Like a well-oiled machine, my comrades and I worked to implement change coming down from our company leaders and our state. It is not a drill but the real deal, despite the absurdity of it all. While it's been said we will never know if what was done is overkill, not acting upon it when we should, would be tragic. I believe this 100%.
After work, I parked in the regular parking lot of the grocery store. The store was full. I didn’t have a list but shopped like I would on a normal day. A woman, a decade or so younger than me, said conspiratorially to me, “I feel like everyone thinks the world is ending.” I didn’t disagree but yet here we were with our carts. I bought my usual staples and a few extra frozen pizzas and ten pounds of hamburger. The shelves were stocked well, although they were out of Campbell’s Tomato Soup and the store brand bread. I was disappointed and a tad worried to see the toilet paper shelves empty. I spent $192, my biggest grocery bill since both boys lived at home.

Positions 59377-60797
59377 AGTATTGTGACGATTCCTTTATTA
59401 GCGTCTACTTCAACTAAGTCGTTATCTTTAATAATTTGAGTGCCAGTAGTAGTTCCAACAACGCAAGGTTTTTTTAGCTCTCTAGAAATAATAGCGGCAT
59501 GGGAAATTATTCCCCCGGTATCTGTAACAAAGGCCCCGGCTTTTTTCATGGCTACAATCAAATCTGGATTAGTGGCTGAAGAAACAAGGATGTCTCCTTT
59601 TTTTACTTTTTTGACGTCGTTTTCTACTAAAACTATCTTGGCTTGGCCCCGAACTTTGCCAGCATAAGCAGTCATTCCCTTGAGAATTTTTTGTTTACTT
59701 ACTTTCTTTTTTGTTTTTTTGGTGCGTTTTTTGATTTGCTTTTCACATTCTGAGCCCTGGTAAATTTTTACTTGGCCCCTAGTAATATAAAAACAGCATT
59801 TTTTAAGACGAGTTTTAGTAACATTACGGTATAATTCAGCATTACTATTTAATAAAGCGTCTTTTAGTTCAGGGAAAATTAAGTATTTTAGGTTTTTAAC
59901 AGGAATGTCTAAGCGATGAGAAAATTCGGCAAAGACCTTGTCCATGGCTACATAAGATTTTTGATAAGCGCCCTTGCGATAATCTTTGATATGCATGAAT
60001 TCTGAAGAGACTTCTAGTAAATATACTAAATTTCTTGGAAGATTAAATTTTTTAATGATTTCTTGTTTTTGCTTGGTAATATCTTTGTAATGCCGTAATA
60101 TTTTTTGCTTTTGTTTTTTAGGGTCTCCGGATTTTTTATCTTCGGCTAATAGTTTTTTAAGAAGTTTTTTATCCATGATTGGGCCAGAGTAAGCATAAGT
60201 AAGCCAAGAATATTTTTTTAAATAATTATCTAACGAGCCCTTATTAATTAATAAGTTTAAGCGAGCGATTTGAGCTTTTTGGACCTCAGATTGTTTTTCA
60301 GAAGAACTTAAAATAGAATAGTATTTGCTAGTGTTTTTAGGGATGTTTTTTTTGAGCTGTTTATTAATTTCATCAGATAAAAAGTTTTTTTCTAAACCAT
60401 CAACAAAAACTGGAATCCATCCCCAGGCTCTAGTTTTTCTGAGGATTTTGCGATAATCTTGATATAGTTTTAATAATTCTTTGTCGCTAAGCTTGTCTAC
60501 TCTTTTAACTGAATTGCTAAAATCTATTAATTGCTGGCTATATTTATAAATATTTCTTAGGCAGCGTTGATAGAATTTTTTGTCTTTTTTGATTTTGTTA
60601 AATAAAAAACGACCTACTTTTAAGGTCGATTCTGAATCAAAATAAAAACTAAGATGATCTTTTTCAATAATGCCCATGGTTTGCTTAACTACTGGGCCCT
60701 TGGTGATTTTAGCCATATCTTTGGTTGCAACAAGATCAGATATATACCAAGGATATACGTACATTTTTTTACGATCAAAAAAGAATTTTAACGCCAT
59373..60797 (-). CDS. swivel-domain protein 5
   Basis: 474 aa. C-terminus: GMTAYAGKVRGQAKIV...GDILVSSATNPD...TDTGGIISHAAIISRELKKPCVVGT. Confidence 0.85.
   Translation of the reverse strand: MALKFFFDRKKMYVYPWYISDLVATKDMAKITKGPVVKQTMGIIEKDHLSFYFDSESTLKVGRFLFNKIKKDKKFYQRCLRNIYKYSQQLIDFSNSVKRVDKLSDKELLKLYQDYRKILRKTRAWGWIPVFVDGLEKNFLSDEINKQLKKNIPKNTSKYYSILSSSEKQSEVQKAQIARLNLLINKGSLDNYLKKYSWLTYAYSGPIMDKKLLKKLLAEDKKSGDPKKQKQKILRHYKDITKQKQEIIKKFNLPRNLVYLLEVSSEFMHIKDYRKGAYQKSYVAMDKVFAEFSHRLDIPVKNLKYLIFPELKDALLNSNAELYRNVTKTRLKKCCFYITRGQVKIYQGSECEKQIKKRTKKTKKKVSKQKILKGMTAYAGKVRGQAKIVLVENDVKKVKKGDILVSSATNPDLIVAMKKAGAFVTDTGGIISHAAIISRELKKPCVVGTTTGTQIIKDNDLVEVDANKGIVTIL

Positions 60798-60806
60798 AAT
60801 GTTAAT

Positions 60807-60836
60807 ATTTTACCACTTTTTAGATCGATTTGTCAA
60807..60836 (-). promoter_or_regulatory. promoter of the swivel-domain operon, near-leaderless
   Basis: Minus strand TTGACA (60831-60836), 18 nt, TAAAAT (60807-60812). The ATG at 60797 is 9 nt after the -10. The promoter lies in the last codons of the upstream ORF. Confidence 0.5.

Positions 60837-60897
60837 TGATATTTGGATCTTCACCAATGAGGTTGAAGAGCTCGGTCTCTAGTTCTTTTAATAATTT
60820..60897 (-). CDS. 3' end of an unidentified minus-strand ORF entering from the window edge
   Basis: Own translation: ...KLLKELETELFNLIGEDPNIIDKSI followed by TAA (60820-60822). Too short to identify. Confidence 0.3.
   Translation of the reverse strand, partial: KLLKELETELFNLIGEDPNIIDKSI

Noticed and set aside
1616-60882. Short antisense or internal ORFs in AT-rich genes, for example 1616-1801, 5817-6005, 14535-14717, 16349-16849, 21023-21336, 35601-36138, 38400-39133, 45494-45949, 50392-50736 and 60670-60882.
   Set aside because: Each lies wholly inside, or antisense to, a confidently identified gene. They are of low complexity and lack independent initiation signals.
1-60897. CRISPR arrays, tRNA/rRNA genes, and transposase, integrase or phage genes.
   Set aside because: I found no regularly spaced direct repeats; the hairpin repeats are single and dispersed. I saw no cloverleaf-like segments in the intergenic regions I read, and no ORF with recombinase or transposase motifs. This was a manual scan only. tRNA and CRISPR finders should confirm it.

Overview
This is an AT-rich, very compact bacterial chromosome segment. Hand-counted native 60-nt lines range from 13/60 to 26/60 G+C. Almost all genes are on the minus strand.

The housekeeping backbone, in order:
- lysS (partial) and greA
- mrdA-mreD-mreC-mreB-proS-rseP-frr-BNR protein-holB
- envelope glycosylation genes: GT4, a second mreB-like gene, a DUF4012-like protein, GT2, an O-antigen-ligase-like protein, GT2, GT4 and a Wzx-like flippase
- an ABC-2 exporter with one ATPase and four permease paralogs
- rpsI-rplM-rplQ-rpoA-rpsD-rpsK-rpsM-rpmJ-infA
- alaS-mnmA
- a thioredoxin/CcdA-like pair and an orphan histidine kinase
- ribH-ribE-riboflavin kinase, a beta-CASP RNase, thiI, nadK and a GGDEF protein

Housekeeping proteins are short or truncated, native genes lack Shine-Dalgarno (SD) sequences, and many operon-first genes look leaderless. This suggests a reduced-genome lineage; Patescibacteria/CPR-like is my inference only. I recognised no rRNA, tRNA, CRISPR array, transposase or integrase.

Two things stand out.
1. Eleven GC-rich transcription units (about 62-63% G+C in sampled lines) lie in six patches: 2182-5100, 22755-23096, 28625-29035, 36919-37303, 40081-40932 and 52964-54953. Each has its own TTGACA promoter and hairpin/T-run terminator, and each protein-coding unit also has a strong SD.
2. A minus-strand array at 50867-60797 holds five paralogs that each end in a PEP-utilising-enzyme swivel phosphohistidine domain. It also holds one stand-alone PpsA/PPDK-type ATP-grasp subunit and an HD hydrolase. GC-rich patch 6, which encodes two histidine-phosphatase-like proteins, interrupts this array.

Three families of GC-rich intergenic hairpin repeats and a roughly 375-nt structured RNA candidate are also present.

I went out to the barn to feed the horses and wondered about spring. Last year it was the flooding. And then I broke my ribs. By the time I healed, it was July and hotter than hell. With last month’s faux spring, I was hopeful for an early ride season. I had entered a few competitions, made camping reservations and started to condition Windy. And here we are. I'm not getting any younger!
I hope when this comes up in my Facebook memories next year, I can reflect on it and know I made the best decisions with the information I was given and everything turned out well and good and the virus did not kill thousands, but quietly disappeared like the killer African bees that were suppose to be stateside decades ago. (I didn’t forget about them!) I’ll remember I was a rule follower. That I chose solidarity over isolation. That I can put personal feelings aside for the good of an organization or company. And I put trust in our leadership.
I’ll remember I should have bought 2 packages of toilet paper.
Stay safe, all. (t vasa)
To Be Continued.

No comments:

Post a Comment

I am so glad you stopped by and look forward to hearing from you! Do come again.